We crashed against Andromeda’s rock as we tried to leave the harbor. All of us drowned in the panic and our bodies floated between the wreckage and the sprinkling of stray oranges that had reached the exit of the harbor. A few of our corpses drifted back and were caught on the jagged rocks by limbs and clothing. We stayed tethered to them as the water lifted and lowered us; delicate lines of blood ran down our arms and faces until they touched the water and rushed away into the sea.

Aida never found out how her grandmother ended up living in Jaffa, but she always knew that Teta Anna had come from somewhere else because even after fifty years, she still could not pronounce the ‘ain, ghain and ha of her adopted language. “Ida and Alim,” she would call them, speaking to them in Greeky Arabic and to Afifeh only in Greek. Afifeh spoke back to her mother in Greek and used their secret language to tell her about every one of Yuhanna’s relatives that lived in their house in gory, mythological detail. Aida and Halim were happily oblivious to the substance of those conversations until they went on for too long or when it became clear that a particularly dramatic story was being recounted.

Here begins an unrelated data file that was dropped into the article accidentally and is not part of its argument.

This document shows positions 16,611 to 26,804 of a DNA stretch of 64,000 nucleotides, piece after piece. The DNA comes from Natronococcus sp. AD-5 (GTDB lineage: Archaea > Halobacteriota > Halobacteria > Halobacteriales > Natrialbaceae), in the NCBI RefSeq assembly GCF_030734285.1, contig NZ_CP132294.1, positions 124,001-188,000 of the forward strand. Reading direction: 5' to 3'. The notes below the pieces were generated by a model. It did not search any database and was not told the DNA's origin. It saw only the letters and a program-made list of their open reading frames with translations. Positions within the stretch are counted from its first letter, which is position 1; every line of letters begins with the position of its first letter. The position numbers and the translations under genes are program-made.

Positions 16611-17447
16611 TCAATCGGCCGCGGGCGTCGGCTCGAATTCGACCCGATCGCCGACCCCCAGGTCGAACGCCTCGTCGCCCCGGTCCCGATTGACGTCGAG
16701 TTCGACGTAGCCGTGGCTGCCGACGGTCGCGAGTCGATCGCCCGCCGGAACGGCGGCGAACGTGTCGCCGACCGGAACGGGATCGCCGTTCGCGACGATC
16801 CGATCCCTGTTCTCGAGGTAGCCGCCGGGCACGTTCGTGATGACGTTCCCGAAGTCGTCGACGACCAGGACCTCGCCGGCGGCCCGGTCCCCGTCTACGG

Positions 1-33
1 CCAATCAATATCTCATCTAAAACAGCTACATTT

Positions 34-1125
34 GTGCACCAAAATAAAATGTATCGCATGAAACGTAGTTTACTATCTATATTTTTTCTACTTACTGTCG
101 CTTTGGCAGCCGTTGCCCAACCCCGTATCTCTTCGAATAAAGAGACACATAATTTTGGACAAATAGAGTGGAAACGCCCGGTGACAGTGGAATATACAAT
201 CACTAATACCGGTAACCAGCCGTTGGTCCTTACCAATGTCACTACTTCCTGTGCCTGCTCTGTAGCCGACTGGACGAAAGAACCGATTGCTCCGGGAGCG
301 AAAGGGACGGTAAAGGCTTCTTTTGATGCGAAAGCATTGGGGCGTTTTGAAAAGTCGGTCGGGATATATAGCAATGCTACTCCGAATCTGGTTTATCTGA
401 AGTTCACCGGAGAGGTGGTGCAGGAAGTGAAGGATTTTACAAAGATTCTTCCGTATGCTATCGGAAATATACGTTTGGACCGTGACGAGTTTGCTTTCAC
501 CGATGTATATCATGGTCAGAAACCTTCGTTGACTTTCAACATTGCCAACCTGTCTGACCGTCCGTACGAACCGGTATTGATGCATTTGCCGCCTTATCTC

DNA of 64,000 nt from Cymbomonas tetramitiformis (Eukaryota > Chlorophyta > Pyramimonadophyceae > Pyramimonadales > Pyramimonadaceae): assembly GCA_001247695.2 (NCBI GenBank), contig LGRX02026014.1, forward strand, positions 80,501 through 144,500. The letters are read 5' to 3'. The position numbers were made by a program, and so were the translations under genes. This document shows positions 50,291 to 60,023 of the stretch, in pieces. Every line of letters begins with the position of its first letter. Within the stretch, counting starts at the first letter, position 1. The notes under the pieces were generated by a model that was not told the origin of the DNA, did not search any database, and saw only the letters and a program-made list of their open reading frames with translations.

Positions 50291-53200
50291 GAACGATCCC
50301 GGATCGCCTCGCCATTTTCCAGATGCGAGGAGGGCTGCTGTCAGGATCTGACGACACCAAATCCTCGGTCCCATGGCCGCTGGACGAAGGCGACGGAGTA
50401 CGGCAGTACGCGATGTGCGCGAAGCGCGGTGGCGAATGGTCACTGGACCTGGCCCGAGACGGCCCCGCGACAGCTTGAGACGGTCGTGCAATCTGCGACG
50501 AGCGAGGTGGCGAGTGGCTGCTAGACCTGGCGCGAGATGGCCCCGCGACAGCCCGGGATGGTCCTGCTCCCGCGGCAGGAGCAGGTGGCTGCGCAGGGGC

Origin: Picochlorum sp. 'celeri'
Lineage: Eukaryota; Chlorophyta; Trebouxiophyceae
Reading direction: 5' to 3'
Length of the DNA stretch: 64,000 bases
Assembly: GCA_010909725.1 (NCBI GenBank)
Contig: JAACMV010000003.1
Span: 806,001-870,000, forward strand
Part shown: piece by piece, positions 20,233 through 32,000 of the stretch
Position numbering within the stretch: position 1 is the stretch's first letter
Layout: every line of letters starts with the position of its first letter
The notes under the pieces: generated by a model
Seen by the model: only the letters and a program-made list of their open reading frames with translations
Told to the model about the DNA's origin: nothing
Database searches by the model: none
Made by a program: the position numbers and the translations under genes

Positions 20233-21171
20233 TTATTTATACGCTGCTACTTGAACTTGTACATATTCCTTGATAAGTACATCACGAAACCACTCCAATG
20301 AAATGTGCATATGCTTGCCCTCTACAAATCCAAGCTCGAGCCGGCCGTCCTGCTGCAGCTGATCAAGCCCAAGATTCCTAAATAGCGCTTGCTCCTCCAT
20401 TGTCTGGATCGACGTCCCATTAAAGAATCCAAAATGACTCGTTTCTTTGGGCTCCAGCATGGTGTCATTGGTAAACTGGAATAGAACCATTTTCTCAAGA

“Mama, what are you and Teta talking about?” Aida and Halim would ask.   

    “Oh, we’re just talking about Perseus and Andromeda,” their grandmother said. “Do you know who Perseus and Andromeda are?”

    “No,” they shook their heads, willingly following their grandmother’s deflection.

    “Well, let me tell you,” she said, crossing to the jodaleh by the window where she spent most of her day knitting and crocheting. She pointed to the floor in front of her stack of pillows and sat up straight, her hair pulled tight the way Afifeh wore it. Aida and Halim shuffled to the floor in front of her and prepared to listen to their grandmother’s foreign tale which she told half to them and half to herself as she stared out the window at the sea.